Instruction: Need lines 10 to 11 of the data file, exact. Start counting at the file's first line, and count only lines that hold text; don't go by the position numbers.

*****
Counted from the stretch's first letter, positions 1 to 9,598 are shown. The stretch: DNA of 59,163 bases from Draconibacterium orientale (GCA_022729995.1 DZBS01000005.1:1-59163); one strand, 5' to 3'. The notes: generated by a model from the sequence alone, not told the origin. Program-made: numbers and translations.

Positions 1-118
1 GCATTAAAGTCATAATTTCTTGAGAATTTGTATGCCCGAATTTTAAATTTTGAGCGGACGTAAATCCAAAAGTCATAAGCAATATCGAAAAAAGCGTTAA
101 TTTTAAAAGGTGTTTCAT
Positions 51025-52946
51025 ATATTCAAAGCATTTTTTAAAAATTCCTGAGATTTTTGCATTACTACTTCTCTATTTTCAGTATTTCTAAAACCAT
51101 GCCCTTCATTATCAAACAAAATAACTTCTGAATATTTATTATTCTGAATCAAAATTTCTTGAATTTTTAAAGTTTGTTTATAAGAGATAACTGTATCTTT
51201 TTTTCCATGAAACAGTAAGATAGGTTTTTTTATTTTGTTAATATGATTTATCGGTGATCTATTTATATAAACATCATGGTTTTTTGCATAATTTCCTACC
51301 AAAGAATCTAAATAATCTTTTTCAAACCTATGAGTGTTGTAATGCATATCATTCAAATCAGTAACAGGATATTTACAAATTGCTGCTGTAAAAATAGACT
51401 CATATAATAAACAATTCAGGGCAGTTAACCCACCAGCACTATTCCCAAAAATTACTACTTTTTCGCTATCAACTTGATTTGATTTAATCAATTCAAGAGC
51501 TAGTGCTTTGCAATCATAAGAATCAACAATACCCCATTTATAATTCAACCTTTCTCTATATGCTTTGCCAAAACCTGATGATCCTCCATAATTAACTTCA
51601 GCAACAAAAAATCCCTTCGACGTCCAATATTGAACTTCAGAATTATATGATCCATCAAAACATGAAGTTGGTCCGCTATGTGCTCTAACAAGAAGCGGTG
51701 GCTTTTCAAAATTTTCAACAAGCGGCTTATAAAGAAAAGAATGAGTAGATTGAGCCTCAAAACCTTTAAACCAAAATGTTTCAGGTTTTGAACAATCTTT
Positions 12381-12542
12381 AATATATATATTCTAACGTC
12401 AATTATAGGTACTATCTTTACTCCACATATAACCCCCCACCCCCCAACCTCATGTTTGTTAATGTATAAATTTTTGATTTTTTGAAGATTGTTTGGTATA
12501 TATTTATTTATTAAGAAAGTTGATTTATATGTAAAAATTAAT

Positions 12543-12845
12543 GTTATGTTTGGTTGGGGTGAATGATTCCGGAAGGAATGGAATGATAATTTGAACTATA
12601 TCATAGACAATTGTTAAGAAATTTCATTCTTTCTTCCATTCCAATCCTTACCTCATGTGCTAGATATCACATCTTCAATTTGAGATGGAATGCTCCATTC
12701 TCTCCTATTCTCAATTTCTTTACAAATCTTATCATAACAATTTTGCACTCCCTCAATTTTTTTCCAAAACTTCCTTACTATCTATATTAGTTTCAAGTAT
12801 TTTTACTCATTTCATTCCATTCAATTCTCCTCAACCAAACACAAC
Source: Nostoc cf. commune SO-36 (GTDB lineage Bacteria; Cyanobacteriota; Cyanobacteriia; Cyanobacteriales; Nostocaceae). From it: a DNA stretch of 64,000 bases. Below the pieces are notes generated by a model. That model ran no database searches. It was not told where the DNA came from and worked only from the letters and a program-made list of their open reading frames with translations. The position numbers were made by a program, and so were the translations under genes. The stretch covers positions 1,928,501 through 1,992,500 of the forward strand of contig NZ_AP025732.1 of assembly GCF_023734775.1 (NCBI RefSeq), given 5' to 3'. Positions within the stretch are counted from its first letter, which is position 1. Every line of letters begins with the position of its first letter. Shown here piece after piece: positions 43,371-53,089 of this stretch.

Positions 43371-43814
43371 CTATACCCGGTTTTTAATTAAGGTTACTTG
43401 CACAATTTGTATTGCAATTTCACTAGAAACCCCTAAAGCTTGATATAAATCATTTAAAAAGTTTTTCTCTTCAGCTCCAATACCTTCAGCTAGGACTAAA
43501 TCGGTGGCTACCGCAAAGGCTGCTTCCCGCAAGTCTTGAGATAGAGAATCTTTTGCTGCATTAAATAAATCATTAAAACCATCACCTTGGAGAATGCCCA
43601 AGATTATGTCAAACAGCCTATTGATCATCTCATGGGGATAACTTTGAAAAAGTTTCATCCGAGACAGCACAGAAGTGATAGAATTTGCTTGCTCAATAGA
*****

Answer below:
51401 CATATAATAAACAATTCAGGGCAGTTAACCCACCAGCACTATTCCCAAAAATTACTACTTTTTCGCTATCAACTTGATTTGATTTAATCAATTCAAGAGC
51501 TAGTGCTTTGCAATCATAAGAATCAACAATACCCCATTTATAATTCAACCTTTCTCTATATGCTTTGCCAAAACCTGATGATCCTCCATAATTAACTTCA